Remembering why I do what I do

We all have days where we question our profession; where we wonder if what we are doing really makes a difference, or if we are just spinning our wheels.  Whenever I get too bogged down in budget spreadsheets and reporting, I head down to the shoreline, look around, take a deep breath and am reminded why I do what I do.

A young Elsa enjoys time by the shore.

My passion for the marine environment started as soon as I could walk, and only grew from there. This was fostered through family vacations to the beach, elementary school fieldtrips to the coast, high school SCUBA dives in Monterey Bay, and college classes that involved sailing and studying everything from nudibranchs (aka sea slugs) to whales. However, the more I learned about the marine ecosystem, the more concerned I became for the long-term stability of this precious resource. 

While conducting research on the Great Barrier Reef during one of the hottest summers on record, I witnessed a massive coral bleaching event. As an intern for Tampa Bay Watch, I saw firsthand the struggle manatees had as boat strikes became inevitable for the gentle giants. And out here in the Puget Sound I see killer whales fighting for survival as their prey become scarce, and pollution, chemicals, and boat traffic continue to increase. This is why I do what I do. 

In 2005 I joined Restore America’s Estuaries (RAE) to do just that: restore the estuaries. Now more than 13 years later I look back at some of the results. Thousands of acres have been restored, countless dams have been removed to restore native fish habitat, seagrasses in Florida have been restored to historic levels, shorelines have been stabilized, shellfish and salt marsh have been grown and planted, invasive (non-native) species have been removed, and salmon habitat has been created, which can increase prey availability and help killer whales have a fighting chance. This is why I do what I do.

Elsa, today, in her role at Restore America’s Estuaries.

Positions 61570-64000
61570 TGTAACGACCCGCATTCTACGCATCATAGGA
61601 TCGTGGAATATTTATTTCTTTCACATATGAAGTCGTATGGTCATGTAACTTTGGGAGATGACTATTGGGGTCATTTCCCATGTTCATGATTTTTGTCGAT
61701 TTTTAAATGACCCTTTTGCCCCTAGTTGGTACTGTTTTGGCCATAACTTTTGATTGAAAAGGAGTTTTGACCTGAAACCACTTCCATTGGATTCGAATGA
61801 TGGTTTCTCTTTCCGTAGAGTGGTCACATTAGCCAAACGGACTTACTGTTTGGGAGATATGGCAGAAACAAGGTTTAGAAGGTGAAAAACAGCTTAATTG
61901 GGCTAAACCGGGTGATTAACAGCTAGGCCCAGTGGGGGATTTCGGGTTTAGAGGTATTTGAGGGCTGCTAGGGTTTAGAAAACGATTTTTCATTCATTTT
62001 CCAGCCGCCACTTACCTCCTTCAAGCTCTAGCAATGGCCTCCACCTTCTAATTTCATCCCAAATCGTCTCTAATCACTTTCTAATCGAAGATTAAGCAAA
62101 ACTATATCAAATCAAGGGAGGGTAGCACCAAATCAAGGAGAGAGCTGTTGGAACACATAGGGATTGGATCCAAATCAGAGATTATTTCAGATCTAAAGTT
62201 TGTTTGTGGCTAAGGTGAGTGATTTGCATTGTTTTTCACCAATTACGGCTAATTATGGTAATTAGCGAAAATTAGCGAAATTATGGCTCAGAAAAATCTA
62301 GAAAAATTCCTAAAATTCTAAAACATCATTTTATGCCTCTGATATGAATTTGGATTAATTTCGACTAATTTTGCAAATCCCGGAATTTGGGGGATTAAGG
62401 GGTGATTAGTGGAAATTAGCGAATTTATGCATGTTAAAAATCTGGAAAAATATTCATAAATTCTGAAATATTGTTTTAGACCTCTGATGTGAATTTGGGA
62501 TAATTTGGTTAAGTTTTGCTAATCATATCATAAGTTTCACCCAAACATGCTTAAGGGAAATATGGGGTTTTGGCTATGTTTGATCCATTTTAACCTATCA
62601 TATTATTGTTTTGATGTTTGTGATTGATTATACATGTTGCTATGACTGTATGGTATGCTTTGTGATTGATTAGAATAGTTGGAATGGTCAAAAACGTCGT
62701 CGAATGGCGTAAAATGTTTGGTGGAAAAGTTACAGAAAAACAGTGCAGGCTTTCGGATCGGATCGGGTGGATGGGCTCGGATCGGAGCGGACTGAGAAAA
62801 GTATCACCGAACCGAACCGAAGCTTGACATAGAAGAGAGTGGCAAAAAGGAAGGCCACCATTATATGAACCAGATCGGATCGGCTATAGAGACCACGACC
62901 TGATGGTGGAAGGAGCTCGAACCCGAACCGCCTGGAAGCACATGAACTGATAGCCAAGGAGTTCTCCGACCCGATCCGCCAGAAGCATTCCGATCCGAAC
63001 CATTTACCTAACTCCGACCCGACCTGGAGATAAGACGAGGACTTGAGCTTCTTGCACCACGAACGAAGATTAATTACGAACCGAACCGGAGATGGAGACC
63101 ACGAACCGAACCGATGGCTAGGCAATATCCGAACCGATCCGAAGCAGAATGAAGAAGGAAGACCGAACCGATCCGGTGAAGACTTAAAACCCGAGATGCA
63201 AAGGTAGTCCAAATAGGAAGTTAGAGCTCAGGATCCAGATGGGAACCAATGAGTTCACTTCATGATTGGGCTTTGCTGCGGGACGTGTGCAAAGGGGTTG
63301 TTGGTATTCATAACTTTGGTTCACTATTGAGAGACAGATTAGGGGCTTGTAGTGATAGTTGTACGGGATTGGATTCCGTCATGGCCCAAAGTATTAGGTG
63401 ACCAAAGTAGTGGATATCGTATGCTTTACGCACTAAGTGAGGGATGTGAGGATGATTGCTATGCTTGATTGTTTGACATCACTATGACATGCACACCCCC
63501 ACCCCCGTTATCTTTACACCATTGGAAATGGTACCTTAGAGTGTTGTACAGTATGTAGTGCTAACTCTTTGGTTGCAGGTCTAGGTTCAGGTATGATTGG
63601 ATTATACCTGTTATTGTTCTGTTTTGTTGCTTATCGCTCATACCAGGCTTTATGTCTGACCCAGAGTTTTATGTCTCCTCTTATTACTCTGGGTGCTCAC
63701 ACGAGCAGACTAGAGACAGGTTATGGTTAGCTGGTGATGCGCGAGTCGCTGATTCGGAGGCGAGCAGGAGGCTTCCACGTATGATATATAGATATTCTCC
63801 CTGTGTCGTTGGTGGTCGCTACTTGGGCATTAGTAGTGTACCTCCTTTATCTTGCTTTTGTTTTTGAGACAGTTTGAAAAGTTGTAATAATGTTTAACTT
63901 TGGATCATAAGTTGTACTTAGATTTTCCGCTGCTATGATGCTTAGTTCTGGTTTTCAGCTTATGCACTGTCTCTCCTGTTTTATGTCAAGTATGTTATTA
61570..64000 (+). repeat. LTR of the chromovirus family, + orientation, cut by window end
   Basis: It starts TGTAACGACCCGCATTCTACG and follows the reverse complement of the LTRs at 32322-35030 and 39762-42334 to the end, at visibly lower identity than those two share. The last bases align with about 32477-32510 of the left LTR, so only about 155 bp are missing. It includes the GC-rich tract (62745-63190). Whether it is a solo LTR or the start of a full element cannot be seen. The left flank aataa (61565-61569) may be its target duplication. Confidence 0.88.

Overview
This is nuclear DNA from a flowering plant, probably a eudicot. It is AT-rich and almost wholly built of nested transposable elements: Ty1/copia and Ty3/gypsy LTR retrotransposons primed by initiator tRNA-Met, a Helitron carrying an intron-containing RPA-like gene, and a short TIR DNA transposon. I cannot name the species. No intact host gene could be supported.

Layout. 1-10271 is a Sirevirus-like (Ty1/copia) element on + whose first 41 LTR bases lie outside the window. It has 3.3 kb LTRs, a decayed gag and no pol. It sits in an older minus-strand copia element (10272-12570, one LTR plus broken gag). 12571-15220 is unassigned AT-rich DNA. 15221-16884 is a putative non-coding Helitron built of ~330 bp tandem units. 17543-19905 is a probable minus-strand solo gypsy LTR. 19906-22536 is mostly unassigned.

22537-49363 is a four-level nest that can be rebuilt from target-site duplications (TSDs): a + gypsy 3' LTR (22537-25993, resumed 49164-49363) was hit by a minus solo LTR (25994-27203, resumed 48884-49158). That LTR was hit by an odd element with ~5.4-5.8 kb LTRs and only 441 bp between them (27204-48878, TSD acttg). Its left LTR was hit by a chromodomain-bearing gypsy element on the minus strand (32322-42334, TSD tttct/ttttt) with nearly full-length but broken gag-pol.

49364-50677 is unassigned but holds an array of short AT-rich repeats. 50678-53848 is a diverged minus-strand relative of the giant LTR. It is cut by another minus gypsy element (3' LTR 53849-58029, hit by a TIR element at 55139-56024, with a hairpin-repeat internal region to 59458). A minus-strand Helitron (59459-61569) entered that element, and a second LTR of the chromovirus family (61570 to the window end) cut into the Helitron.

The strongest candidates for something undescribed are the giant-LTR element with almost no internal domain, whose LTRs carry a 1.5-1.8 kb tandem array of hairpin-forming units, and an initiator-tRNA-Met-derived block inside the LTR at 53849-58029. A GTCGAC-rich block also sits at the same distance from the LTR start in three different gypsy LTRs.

Through RAE I have the great privilege to do work in estuaries around our nation’s coasts, but my heart remains here in the Puget Sound (WA). In order to be involved more locally, I have joined our county’s Marine Resources Committee (MRC), an advisory body to county government. The MRC’s purpose is to investigate, research, and identify local marine resource issues; recommend remedial actions to County agencies and authorities; facilitate restoration projects; and build local awareness of the issues and actions to take. The MRC is part of the Northwest Straits Initiative – a conservation initiative that brings together scientists and volunteers in seven counties in northern Puget Sound. The Initiative combines sound science and ecosystem perspective with citizen energy and entrepreneurship to save Puget Sound habitat. And they are getting results! Nearly 6,000 derelict nets have been removed from the waters, protecting an estimated 1,700 marine mammals, 28,000 birds, and 118,000 fish!  Bulkheads and hardened armoring have been removed, restoring natural shorelines and habitat for forage fish – and the fish are coming back to spawn on the restored beaches! 870 acres of marine habitat have been restored….This is why I do what I do!

I live on an island, literally surrounded by the resource I am working to protect. I am fortunate that when I need a reminder, I can head down to the beach, listen to the waves and recharge my batteries. When I am getting cross-eyed over spreadsheets, or anxious about grant funding, or when I feel that we are fighting a never-ending battle, I can take to the water and let the wind fill my sails. And as the sun sets over the crystal clear waters, I remember that although it appears pristine from the surface, there is much more work to be done….I need to keep doing what I am doing. 

Elsa Schwartz is senior director of restoration and administration at Restore America’s Estuaries.